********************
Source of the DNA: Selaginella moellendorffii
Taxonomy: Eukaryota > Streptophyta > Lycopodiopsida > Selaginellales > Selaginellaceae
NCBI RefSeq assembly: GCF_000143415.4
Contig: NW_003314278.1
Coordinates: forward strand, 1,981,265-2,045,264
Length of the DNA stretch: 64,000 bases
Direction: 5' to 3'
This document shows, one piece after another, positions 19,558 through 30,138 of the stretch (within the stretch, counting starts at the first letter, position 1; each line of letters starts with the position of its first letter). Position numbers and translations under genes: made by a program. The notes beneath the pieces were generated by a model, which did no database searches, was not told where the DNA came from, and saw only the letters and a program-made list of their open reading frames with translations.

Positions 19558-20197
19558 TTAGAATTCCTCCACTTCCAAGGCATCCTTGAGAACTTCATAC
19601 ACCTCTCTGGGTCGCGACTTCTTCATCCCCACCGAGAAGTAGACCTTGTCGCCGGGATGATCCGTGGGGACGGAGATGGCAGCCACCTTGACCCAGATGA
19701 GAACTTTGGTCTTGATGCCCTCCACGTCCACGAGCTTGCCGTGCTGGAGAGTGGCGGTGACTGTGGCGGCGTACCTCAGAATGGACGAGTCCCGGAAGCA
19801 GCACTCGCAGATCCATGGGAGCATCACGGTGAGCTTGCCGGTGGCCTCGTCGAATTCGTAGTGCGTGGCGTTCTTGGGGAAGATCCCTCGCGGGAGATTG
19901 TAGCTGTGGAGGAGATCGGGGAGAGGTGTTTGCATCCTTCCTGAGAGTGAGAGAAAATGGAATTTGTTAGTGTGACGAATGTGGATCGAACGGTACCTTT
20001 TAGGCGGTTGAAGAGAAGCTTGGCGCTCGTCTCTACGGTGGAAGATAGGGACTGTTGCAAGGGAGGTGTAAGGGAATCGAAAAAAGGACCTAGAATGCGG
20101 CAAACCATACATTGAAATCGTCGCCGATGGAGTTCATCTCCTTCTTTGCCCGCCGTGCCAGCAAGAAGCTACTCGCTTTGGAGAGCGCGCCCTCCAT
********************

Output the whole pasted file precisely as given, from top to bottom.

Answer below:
Source of the DNA: Selaginella moellendorffii
Taxonomy: Eukaryota > Streptophyta > Lycopodiopsida > Selaginellales > Selaginellaceae
NCBI RefSeq assembly: GCF_000143415.4
Contig: NW_003314278.1
Coordinates: forward strand, 1,981,265-2,045,264
Length of the DNA stretch: 64,000 bases
Direction: 5' to 3'
This document shows, one piece after another, positions 19,558 through 30,138 of the stretch (within the stretch, counting starts at the first letter, position 1; each line of letters starts with the position of its first letter). Position numbers and translations under genes: made by a program. The notes beneath the pieces were generated by a model, which did no database searches, was not told where the DNA came from, and saw only the letters and a program-made list of their open reading frames with translations.

Positions 19558-20197
19558 TTAGAATTCCTCCACTTCCAAGGCATCCTTGAGAACTTCATAC
19601 ACCTCTCTGGGTCGCGACTTCTTCATCCCCACCGAGAAGTAGACCTTGTCGCCGGGATGATCCGTGGGGACGGAGATGGCAGCCACCTTGACCCAGATGA
19701 GAACTTTGGTCTTGATGCCCTCCACGTCCACGAGCTTGCCGTGCTGGAGAGTGGCGGTGACTGTGGCGGCGTACCTCAGAATGGACGAGTCCCGGAAGCA
19801 GCACTCGCAGATCCATGGGAGCATCACGGTGAGCTTGCCGGTGGCCTCGTCGAATTCGTAGTGCGTGGCGTTCTTGGGGAAGATCCCTCGCGGGAGATTG
19901 TAGCTGTGGAGGAGATCGGGGAGAGGTGTTTGCATCCTTCCTGAGAGTGAGAGAAAATGGAATTTGTTAGTGTGACGAATGTGGATCGAACGGTACCTTT
20001 TAGGCGGTTGAAGAGAAGCTTGGCGCTCGTCTCTACGGTGGAAGATAGGGACTGTTGCAAGGGAGGTGTAAGGGAATCGAAAAAAGGACCTAGAATGCGG
20101 CAAACCATACATTGAAATCGTCGCCGATGGAGTTCATCTCCTTCTTTGCCCGCCGTGCCAGCAAGAAGCTACTCGCTTTGGAGAGCGCGCCCTCCAT